Yesterday Steven Jackson said that wherever he lands and wherever the whistling, cash-laden winds of free agency take him, he’d like to be a starter. Specially, he said this to NFL Radio:
“For where I’m at, going into Year 10, I’m not ready to step back and just become a primary backup or a reduced role guy to be part of a running back by committee. I still have a lot left in my tank. I still have a lot left to offer to a team. We’re not talking about someone that’s in Year 12 or 13.”
Of course he wants to start, because every player at every position in every sport on every planet wants to start. Get this: starting is better than sitting, and sitting sucks.
But hey Stevie, would you still be open to a secondary role or a platoon if that’s offered to you?
“Well, that’s where a very open dialogue has to take place. I have opted out of my position of being with the team and being comfortable because I want to continue to still be the bell cow. So that’s how I want teams to look at me, that’s how I’m going to shop myself, and we’ll cross that bridge when we get there if that’s not the feedback we’re receiving.”
It’s nice that he has an open mind to the many possibilities free agency has to offer, because although he’s still been productive despite being at an age when running backs typically turn into toads or something, there may be only one place where Jackson can step into a definitive, bell cow starting role immediately.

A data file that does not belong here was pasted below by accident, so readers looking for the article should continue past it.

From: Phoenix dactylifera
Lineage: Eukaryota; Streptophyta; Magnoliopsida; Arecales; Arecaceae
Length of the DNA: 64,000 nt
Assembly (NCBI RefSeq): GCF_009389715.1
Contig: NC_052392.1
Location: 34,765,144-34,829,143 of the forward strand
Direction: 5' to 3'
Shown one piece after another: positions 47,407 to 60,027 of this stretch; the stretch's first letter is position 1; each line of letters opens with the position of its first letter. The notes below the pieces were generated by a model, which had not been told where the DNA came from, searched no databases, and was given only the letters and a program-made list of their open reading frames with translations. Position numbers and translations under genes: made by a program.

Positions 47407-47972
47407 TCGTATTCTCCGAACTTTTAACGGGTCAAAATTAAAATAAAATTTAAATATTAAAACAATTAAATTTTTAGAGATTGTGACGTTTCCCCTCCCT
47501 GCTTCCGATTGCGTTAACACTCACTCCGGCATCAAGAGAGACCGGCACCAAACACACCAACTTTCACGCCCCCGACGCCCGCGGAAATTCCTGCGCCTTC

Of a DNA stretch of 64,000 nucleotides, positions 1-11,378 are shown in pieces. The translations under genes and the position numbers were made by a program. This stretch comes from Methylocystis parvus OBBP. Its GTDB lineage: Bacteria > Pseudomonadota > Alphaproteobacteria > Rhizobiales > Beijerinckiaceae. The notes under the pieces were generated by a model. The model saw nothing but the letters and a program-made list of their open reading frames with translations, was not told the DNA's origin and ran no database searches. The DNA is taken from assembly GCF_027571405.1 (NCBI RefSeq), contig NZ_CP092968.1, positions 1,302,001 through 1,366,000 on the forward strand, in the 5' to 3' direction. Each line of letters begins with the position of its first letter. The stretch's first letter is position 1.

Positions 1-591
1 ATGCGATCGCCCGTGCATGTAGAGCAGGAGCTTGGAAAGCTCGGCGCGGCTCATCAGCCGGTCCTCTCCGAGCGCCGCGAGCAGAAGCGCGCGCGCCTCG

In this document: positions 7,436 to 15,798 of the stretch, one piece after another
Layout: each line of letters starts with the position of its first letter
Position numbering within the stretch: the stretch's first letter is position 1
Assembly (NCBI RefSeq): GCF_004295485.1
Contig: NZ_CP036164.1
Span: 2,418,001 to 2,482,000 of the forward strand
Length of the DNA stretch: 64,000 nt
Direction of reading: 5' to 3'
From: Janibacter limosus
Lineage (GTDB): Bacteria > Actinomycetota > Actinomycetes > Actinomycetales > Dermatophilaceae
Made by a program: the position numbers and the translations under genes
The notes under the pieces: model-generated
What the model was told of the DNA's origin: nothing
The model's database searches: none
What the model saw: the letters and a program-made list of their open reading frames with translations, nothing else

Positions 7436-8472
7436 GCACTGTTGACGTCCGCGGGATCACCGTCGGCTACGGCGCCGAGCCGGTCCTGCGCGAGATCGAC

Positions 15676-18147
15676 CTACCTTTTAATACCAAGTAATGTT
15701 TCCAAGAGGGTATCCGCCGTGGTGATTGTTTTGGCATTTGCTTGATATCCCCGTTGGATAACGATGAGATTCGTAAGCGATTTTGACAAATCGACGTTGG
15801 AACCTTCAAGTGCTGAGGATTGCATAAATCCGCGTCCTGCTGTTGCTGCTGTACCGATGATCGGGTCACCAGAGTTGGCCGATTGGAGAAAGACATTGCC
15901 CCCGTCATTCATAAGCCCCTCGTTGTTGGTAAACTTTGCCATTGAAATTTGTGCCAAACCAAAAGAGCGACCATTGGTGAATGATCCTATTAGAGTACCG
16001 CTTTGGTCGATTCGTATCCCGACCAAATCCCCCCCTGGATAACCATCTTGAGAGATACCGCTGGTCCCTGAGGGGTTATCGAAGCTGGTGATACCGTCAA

That place is Green Bay, where replacement-level running back play commenced last season when Cedric Benson went down early. Alex Green and DuJuan Harris were alright, but as a general rule, whenever you’re giving a former car salesman significant touches, that’s bad.
You’re thinking that Atlanta is an option for an immediate bell cow job (quick aside: next to dancing bear, that’s one of the worst positional clichés in football) too, and you’re not wrong. Well, sort of.
With that first sound bite, Jackson is strongly hinting that he wants the overwhelming majority of the carries, a role he’s held throughout his career. The Falcons have been a widely rumored destination after Michael Turner was axed in a black day for NFL unemployment in the Atlanta (good luck, John Abraham and Dunta Robinson) which created $15.9 million in cap room. But Jackson is a fit in the Falcons’ backfield for another perhaps equally important reason, or rather, a person: Jacquizz Rodgers.
The confidence in a soon-to-be 30-year-old to carry a heavy workload is understandably wavering among Jackson’s potential suitors, and the Falcons would have a scenario set up in which Rodgers could steal half a dozen or so carries per game, while also being utilized on passing downs in the flats. Jackson would still be used heavily, but the bell he’d wear would be more like a loud door chime.
But although he may be talking a big talk and saying a somewhat lesser role could matter, it won’t. This past season Jackson was in a similar platoon for much of the year with Daryl Richardson in St. Louis, and he averaged 16 carries per game. He still finished with his eighth straight 1,000-yard season (1,042 yards), which included five runs of 20 yards or more. He’ll be kept fresh on the higher end of a split, and he’ll be more productive.